One of the big GMAT skills that is often overlooked by students is translation. Any time you decide approach a word problem using algebra, you will need to translate the English in the question stem into an algebraic equation. While this seems as if it would usually be fairly straightforward, the GMAT will often find ways to make it more difficult. A translation error will often lead to a trap answer, so it is essential that you learn how to translate difficult statements before test day.
To understand why translation can be more difficult than it seems, think about translating a foreign language. If you only need to translate one word, you can usually just find the equivalent word in English. Similarly, if a GMAT problem uses the phrase “more than” you know that it must translate to addition.
However, when you try to translate an entire sentence from … Read full post
Most students learn that absolute value is the positive version of a number. Thus, the absolute value of 7 is 7 and the absolute value of -7 is also 7. While these absolute values are correct, many GMAT problems will be more straightforward if you learn the true definition of absolute value, which is the distance a number is from zero on a number line. Thus, the absolute values of 7 and -7 are 7 because both numbers are 7 away from zero on a number line.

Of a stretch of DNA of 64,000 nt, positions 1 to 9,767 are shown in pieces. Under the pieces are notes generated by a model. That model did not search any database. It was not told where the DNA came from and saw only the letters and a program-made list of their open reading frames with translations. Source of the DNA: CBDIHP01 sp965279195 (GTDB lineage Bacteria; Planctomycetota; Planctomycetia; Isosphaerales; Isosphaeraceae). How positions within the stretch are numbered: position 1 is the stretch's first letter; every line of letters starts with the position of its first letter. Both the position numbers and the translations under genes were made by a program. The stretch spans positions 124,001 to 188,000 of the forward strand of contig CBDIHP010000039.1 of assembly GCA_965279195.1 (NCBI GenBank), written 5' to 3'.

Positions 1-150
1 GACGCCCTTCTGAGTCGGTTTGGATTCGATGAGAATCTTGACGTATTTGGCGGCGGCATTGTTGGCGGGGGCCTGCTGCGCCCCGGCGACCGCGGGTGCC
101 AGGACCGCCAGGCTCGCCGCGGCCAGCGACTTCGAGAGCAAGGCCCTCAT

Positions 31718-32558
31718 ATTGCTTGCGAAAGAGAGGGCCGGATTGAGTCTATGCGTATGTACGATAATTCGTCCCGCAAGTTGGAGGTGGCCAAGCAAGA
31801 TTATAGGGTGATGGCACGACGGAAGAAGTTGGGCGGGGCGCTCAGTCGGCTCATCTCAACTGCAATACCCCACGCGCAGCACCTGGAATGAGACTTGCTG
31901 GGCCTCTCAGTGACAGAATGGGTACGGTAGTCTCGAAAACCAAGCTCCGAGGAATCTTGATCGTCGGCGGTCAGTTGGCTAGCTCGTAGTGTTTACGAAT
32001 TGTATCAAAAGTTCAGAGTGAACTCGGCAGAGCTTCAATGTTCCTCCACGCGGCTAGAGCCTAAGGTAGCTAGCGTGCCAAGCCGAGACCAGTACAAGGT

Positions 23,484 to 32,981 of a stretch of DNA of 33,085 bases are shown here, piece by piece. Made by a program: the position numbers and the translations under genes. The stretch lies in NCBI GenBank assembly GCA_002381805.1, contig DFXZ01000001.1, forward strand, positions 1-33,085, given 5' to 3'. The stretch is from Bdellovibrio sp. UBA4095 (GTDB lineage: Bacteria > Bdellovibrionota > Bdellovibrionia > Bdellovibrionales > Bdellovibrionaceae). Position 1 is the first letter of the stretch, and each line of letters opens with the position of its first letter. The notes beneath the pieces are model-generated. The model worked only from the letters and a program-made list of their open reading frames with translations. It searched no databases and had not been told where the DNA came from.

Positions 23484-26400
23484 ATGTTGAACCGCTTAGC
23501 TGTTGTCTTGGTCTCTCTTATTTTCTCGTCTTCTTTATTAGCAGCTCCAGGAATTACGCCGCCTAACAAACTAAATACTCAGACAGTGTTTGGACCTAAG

To understand how absolute value works, imagine you live in a house right in the middle of a block. The street has 5 houses to the left of your house and 5 houses to the right of your house. Whether you walk two houses to the left or two houses to the right you will be 2 houses away from your home. Now, … Read full post
Recently, I took a trip to the Metropolitan Museum of Art in New York. As I perused the galleries, I noticed that not all of the painting were equally easy to understand. In the works by Da Vinci, that were made to look realistic, I could clearly tell what was depicted. The Monet’s were a bit tougher, but with the explanation provided by the museum, I could clearly see the subject. At the Picasso’s the subject was a bit harder to find, even with the explanations. Finally, I came across the Pollock’s, which required me to depend entirely on the explanation to understand what was happening on the canvas.